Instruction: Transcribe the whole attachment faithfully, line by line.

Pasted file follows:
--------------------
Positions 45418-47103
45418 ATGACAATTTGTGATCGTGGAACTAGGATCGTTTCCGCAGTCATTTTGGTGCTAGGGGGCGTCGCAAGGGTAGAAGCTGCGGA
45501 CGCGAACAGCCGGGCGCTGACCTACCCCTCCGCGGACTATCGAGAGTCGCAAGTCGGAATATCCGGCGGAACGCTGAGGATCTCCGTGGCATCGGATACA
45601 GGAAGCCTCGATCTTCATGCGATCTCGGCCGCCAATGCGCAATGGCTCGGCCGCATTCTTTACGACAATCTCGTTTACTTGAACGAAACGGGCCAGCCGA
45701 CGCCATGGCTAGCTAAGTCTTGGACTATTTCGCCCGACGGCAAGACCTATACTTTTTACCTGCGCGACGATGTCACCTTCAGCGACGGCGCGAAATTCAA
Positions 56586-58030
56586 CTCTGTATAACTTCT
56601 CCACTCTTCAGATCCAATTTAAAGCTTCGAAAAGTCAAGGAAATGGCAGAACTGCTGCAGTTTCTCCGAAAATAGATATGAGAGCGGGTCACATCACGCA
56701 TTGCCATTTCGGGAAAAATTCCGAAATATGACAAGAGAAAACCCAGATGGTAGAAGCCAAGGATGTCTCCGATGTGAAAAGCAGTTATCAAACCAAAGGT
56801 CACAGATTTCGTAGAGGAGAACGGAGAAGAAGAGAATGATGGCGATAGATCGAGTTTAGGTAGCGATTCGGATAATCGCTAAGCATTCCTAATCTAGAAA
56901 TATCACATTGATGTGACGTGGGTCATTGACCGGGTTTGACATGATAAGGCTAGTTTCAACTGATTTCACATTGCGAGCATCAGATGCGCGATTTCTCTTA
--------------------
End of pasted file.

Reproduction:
Positions 45418-47103
45418 ATGACAATTTGTGATCGTGGAACTAGGATCGTTTCCGCAGTCATTTTGGTGCTAGGGGGCGTCGCAAGGGTAGAAGCTGCGGA
45501 CGCGAACAGCCGGGCGCTGACCTACCCCTCCGCGGACTATCGAGAGTCGCAAGTCGGAATATCCGGCGGAACGCTGAGGATCTCCGTGGCATCGGATACA
45601 GGAAGCCTCGATCTTCATGCGATCTCGGCCGCCAATGCGCAATGGCTCGGCCGCATTCTTTACGACAATCTCGTTTACTTGAACGAAACGGGCCAGCCGA
45701 CGCCATGGCTAGCTAAGTCTTGGACTATTTCGCCCGACGGCAAGACCTATACTTTTTACCTGCGCGACGATGTCACCTTCAGCGACGGCGCGAAATTCAA
Positions 56586-58030
56586 CTCTGTATAACTTCT
56601 CCACTCTTCAGATCCAATTTAAAGCTTCGAAAAGTCAAGGAAATGGCAGAACTGCTGCAGTTTCTCCGAAAATAGATATGAGAGCGGGTCACATCACGCA
56701 TTGCCATTTCGGGAAAAATTCCGAAATATGACAAGAGAAAACCCAGATGGTAGAAGCCAAGGATGTCTCCGATGTGAAAAGCAGTTATCAAACCAAAGGT
56801 CACAGATTTCGTAGAGGAGAACGGAGAAGAAGAGAATGATGGCGATAGATCGAGTTTAGGTAGCGATTCGGATAATCGCTAAGCATTCCTAATCTAGAAA
56901 TATCACATTGATGTGACGTGGGTCATTGACCGGGTTTGACATGATAAGGCTAGTTTCAACTGATTTCACATTGCGAGCATCAGATGCGCGATTTCTCTTA